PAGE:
April 7, 2014

Cududua - Italian Easter Cookies

These cookies were a Sicilian tradition in my family while I was growing up. My grandmother, a Sicilian native, made these cookies faithfully every Easter. Cadudua,  reminds me of her every year. She was the best Sicilian cook I've known in my lifetime and am lucky I got to watch and learn as I was a child, how to cook some great Italian food. You can alter this recipe to your liking. My grandmother would frost them with the basic Italian cookie icing and colored non-pariels and used white, hard-boiled eggs.

6 eggs (well beaten)
1/2 pound butter, softened (or melted, then cooled)
1 1/2 cups of granulated sugar (you can cut this down to your likingsugar)
2 Tbs. Baking Powder
2 Tsp Pure Vanilla Extract
Touch of Cinnamon
4 1/2 cups of sifted flour
White or Easter-colored, hard-boiled eggs

  1. Heat oven to 375
  2. Beat eggs until yellow and frothy
  3. Add touch of cinnamon, vanilla and sugar, a little at a time; mix until sugar is dissolved or just about dissolved
  4. Add butter and mix well
  5. Followed by adding flour and baking powder and mixing intermittently Add enough flour so that soft but not sticky (may have to add more than recipe calls for or less)
  6. Let dough rest for an hour in refrigerator or on table - can be room temp  Take piece of dough, about the size of a small handful and roll with your hands on flowered surface into round rope-like cylinder while leaving the center thicker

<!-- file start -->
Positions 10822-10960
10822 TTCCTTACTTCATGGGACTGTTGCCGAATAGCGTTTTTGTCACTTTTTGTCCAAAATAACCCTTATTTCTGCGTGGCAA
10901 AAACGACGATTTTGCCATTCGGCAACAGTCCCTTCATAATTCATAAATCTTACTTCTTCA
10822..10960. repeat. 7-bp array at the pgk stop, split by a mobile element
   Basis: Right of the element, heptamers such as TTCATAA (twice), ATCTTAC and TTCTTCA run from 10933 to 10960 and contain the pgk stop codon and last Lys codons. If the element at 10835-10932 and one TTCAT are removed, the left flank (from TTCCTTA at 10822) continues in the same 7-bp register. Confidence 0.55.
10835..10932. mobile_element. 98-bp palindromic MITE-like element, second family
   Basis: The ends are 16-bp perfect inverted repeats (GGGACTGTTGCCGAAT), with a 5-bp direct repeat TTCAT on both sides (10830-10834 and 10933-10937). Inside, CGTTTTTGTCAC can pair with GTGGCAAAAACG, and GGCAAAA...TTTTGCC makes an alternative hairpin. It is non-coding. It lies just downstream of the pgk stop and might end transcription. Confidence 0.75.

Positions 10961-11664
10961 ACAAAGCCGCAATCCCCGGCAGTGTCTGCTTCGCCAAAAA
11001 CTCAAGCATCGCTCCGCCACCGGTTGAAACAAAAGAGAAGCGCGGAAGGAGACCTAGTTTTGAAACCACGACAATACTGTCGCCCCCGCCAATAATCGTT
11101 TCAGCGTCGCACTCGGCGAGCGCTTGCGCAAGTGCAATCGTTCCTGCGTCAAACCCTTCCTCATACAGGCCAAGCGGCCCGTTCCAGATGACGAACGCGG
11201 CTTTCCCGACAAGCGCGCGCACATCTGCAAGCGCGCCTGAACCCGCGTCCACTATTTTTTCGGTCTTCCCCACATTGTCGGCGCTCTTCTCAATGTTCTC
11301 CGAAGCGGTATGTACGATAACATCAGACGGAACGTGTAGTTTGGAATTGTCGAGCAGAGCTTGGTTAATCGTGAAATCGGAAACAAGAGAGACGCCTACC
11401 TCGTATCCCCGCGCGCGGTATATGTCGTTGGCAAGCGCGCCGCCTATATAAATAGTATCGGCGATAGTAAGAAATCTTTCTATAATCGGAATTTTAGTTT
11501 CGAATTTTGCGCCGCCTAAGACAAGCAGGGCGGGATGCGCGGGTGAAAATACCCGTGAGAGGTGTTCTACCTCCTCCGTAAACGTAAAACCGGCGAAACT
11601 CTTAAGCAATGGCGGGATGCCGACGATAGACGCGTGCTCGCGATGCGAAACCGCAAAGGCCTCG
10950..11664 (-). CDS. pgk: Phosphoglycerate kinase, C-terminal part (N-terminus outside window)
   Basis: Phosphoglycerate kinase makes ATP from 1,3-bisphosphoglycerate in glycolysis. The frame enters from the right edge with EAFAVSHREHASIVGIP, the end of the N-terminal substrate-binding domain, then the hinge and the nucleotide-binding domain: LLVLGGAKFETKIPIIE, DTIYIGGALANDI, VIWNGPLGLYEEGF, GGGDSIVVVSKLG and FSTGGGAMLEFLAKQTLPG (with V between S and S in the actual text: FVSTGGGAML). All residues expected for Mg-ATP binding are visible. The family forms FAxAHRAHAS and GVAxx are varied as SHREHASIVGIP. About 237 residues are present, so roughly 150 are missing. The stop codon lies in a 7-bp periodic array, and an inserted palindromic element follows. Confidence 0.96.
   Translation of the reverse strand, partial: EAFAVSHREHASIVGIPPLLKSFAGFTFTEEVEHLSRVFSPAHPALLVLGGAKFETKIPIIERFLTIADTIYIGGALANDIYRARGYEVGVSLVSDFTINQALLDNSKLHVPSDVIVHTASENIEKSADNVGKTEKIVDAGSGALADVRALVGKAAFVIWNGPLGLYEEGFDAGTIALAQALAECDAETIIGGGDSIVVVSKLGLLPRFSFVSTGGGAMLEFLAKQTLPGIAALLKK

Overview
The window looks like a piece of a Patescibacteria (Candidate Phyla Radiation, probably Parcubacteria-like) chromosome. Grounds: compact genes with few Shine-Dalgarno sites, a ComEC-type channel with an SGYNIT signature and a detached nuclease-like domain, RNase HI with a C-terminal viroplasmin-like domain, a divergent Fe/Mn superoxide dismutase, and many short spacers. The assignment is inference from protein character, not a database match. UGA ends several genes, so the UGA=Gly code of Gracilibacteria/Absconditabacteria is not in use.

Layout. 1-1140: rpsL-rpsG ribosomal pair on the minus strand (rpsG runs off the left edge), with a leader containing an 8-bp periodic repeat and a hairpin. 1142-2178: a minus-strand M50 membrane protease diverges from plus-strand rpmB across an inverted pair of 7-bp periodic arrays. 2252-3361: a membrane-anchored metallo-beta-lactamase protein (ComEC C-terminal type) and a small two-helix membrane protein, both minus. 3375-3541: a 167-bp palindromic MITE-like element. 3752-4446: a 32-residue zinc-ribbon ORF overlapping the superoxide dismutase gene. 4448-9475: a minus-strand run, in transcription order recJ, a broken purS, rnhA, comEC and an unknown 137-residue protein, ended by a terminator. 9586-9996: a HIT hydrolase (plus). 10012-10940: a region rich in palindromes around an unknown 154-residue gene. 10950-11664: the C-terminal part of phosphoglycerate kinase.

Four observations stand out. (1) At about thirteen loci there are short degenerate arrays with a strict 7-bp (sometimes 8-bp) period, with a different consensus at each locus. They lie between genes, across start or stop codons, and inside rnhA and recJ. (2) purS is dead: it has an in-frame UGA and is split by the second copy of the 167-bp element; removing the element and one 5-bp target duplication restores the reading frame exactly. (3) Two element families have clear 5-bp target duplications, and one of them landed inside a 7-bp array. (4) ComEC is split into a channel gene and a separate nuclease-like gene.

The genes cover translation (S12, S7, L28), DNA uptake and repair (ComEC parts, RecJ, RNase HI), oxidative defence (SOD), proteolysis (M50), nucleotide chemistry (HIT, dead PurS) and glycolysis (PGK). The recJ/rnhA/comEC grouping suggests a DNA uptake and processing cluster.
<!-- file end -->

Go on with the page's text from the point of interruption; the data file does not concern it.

7. Press center down with heel of your hand. this is for the egg
  8. Place on cookie sheet, then put hard-boiled egg in that spot.
  9. Place two small strips of dough (like a cross) on top of egg to hold it to the cookie
  10. Pinch the top of the dough and slit the tips for decoration
  11. My grandmother would braid them acrossthe top of the egg
  12. Bake at 375 for 10-12 minutes until light golden
  13. Remove from oven and cool; frost with frosting and sprinkle with colored non-pariels

You can make any design you want on the cookie - Buona Pasqua!


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  2. Hi Lenny. I am thrilled to find your blog post. I've been a little obsessed with these cookies in all their names, flavors, and shapes. I've been researching them across the internet. My Sicilian grandmother made these as did my mother. I grew up in Framingham so we have Boston in common as well as Sicilian heritage. What part of Sicily is your family from? Salemi in Trapani for my grandparents. By the way I've seen these cookies under multiple names but cududua is closest to what I remember.